Since I didn’t have a proxy, nor could I attend anyway because I had work to do for a new employer, I decided to do the Friday night drop-in. To allocate a couple lines from an old Bob Seger song: “I headed east because I felt the change would do me good – see some old friends, good for the soul.”

Unfortunately, poolside at the Princess Royale isn’t great for photos. But truth be told, I wasn’t much into documenting the night anyway. I was having too much fun chatting up folks like my old “partner in crime” Heather Olsen, being a radio guest for Ryan Miner, and talking shop with some others. I did take a few various shots with the cell phone, but they don’t rise to the level of worth commenting on because most are dark or somewhat tiresome.

But I did receive some flak from on high about the piece I wrote Friday, being scolded because I didn’t know the whole story. Yet this bears one question: what would Joe Burns – or those four members of the Carroll County RCC who opposed the change to submitting multiple names – gain from lying or embellishing the truth? Conversely, if they are right, what does the “good old boy establishment” wing of the MDGOP lose? The ability for cronyism at will?

There’s no doubt that Joe’s idea of a properly working MDGOP is different than that of the leadership, and it’s probably a far cry than mine. But it’s my understanding that Diana Waterman chose to address this at the very end of the convention, after the expected move by the Resolutions Committee to not report any resolutions out. Been there, done that. As always, we have plenty of time for rehashes of what’s going on with the various party leaders, but not enough time to put some simmering issues to rest. I’d love to have some input from those on Resolutions to know why nothing made the cut.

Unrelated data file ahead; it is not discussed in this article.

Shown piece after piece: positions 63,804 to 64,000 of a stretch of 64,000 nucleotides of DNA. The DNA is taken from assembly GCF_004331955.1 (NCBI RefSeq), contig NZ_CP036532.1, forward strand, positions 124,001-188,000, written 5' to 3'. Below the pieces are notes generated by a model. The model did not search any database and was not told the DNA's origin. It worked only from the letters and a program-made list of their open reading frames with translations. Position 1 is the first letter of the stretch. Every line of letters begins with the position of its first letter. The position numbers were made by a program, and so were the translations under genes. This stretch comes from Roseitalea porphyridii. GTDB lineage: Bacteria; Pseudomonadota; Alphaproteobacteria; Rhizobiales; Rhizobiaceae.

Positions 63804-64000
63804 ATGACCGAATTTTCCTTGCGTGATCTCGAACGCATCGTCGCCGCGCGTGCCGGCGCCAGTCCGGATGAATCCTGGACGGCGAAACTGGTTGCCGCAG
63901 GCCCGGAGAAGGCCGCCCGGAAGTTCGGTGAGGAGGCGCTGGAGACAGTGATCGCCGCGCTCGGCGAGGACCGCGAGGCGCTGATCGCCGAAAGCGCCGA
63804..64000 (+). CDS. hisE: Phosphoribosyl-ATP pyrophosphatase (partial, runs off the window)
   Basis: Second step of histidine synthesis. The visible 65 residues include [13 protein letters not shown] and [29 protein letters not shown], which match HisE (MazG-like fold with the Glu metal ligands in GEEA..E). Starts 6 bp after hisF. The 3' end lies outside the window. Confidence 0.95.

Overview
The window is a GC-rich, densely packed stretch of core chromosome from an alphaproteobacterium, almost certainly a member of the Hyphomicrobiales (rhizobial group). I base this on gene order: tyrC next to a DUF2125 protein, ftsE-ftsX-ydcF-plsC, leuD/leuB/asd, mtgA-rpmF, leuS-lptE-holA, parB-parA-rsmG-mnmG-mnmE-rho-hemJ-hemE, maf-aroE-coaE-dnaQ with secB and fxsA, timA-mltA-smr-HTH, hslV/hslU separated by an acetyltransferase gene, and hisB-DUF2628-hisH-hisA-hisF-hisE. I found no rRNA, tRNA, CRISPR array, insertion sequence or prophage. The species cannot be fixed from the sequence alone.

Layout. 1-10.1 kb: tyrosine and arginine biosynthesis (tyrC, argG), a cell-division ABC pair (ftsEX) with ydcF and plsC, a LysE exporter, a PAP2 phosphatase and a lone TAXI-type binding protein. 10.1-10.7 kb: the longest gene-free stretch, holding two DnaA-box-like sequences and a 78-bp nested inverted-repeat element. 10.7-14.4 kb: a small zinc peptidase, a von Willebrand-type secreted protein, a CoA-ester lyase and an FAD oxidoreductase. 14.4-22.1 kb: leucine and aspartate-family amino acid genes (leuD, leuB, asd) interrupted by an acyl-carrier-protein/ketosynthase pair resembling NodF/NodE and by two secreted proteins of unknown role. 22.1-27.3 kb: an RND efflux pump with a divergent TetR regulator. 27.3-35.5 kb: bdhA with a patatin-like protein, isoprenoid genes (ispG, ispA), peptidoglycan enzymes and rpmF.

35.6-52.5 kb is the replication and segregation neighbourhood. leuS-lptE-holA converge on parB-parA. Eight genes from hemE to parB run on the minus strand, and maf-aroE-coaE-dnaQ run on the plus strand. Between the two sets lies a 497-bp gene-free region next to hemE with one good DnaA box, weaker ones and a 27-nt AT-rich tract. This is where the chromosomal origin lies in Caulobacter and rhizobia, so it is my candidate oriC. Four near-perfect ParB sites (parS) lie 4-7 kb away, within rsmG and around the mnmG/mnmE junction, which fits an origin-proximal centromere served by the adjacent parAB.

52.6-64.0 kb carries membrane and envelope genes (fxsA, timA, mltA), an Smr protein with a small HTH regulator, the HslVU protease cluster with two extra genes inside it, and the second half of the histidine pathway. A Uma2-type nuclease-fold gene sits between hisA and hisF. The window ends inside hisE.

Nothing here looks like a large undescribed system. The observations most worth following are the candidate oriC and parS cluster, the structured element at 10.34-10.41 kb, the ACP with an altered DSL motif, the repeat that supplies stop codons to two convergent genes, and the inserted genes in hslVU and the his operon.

Going forward, though, this is something which needs clarity. Either we allow the governor to have his way simply because he has an “R” behind his name or we have consistency in rules. After all, there was no do-over on any of the other General Assembly nominees.

One other thought I had, thanks to the presence of Don Murphy, was his belief that “you must be present to win.” Where was everyone who is considering a 2016 U.S. Senate bid? Besides Andy Harris, who had a hospitality suite upstairs, away from the pool, I wasn’t aware anyone else hosted a suite. Perhaps they were on the downlow, but now that session is over you would think we would have some movement. We already know a couple of the players lined up on the other side.

From what I heard, the party will be back in Annapolis Solomons this fall so I’m sure all those Senate hopefuls will be out of the woodwork by then – along with the umpteen GOP presidential hopefuls (more specifically, their Maryland proxies.) Hopefully we can be arguing over the merits of Dan Bongino vs. Andy Harris vs. Laura Neuman for Senate and all those who wish to clean up Barack Obama’s disaster because we will have some resolution and direction on the subjects currently at hand.

And who knows? I might just get a proxy for that one, or I might not. It was a beautiful Saturday afternoon for all but two things: working (which is what I did) or arguing politics. I only missed it a little bit, which isn’t bad considering.